Every week in Seoul protesters gather in front of the Japanese Embassy to demand an apology and reparations from Tokyo for the thousands of South Korean women who were forced into prostitution during World War II. Although this year marks the 70th anniversary of the end of the war, these protestors have helped keep the issue of comfort women alive and made it difficult for Japan to move beyond its past wartime atrocities. VOA's Brian Padden reports from Seoul.
Video

Video Exercise: New Prescription for Parkinsons Disease

Exercise could be the new prescription for Parkinson's Disease, a progressive disorder of the nervous system that affects movement. More than six million people worldwide suffer from Parkinsons and they're traditionally treated with medication and surgery. Shelley Schlender has more.
Video

Video Brussels Shaken as New Greek Leader Challenges Europe’s Austerity Drive

Greece’s youngest-ever prime minister, 40-year-old Alexis Tsipras, was sworn in Monday after his victorious far-left Syriza party entered a coalition with far right rivals. Tsipras says he will restore dignity to Greece by ending spending cuts. So begins a new chapter for the country at the epicenter of Europe’s economic crisis - a change that has sent tremors across the continent, as Henry Ridgwell reports from London.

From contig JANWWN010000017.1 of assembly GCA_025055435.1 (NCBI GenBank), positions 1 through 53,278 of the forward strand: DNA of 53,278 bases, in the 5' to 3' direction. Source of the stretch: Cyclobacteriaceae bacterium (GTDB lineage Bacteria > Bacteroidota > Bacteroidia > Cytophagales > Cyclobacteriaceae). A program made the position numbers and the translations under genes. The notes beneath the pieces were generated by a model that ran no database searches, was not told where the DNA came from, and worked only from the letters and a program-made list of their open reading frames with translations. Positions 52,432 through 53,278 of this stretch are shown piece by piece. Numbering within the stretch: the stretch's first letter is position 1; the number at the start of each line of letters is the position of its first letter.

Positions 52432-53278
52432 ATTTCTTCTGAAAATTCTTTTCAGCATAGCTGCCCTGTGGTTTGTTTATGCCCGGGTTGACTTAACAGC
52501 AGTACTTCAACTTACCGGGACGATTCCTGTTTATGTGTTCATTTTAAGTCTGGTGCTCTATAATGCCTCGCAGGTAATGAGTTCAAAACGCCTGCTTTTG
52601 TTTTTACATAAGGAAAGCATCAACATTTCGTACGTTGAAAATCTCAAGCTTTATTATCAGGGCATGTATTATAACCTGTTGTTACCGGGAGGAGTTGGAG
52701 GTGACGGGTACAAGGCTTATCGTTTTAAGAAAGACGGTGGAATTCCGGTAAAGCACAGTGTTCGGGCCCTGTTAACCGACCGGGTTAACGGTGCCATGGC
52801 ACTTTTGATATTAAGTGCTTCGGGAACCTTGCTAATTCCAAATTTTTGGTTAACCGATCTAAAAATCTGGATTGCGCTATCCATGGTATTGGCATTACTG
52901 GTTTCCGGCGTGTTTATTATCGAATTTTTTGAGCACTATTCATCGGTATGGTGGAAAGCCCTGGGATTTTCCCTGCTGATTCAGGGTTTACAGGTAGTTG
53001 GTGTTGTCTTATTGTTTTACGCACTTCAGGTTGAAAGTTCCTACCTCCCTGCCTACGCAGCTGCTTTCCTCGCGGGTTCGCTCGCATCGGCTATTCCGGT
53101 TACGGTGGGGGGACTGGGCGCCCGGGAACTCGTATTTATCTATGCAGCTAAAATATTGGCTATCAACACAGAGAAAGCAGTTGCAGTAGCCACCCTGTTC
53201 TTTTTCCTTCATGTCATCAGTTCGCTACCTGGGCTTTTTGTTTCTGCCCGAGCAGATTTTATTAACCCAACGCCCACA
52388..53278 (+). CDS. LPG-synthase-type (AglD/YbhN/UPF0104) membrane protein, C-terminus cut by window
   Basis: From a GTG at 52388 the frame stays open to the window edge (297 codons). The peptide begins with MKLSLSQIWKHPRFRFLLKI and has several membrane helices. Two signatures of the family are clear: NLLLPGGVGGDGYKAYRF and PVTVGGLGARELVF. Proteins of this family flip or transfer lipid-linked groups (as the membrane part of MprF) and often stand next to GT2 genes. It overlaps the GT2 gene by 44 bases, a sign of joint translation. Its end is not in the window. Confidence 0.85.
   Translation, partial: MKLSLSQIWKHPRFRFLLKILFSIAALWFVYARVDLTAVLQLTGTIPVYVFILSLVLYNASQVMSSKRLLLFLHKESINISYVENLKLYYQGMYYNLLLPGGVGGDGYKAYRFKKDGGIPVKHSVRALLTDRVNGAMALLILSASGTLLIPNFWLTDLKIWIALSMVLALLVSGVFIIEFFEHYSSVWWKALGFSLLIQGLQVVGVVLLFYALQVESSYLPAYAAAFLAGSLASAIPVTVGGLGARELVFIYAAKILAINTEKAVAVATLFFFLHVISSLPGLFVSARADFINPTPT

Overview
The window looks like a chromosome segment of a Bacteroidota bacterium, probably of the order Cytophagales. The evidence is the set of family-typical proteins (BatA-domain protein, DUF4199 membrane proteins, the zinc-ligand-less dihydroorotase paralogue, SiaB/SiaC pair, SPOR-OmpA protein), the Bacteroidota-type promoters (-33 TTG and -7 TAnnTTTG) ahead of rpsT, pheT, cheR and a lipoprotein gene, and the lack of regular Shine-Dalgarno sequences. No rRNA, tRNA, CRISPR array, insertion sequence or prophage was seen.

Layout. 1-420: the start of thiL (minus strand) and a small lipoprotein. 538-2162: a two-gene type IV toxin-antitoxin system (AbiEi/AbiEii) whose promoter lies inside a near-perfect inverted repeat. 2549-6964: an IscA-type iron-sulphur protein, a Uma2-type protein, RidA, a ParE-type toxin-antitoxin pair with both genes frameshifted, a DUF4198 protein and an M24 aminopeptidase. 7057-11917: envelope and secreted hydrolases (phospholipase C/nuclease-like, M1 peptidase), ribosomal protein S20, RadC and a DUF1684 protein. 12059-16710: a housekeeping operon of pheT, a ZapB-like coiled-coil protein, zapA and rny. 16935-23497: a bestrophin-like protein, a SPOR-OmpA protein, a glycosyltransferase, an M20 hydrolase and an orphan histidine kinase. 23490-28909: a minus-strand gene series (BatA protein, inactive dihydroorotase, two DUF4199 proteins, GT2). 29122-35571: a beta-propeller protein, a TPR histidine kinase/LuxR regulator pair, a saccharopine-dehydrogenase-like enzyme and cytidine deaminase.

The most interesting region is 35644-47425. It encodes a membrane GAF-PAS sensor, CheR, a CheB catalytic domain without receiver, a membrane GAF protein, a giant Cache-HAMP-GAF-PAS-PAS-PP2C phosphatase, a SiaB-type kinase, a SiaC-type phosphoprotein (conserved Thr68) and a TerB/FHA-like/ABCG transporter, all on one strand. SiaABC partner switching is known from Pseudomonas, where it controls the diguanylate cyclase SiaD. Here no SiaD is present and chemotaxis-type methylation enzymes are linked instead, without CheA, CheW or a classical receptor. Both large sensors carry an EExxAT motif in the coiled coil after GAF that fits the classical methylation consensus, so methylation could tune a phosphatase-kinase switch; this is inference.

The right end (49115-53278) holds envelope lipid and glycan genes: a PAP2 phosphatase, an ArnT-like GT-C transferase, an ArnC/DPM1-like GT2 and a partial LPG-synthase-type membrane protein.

Video

Video Obama Urges Closer Economic Ties During Historic India Visit

U.S. President Barack Obama says the United States and India must do better to capitalize on untapped potential in their economic relationship - by removing some of the roadblocks to greater trade and investment. As VOA correspondent Aru Pande reports from New Delhi, Obama spoke after participating in India’s Republic Day celebration.
Video

Video White House Grapples With Yemen Counterterrorism Strategy

Reports say the U.S. has carried out a drone strike on suspected militants in Yemen, the first after President Barack Obama offered reassurances the U.S. is continuing its counterterrorism operations in the country. The future of those operations has been in question following the collapse last week of Yemen’s government. VOA White House correspondent Luis Ramirez reports.
Video

Video Worldwide Photo Workshops Empower Youth

Last September, 20 young adults from South Sudan took part in a National Geographic Photo Camp. They are among hundreds of students from around the world who have learned how to use a camera to tell the stories of the people in their communities through the powerful medium of photography. Three camp participants talked about their experiences recently on a visit to Washington. VOA’s Julie Taboh reports.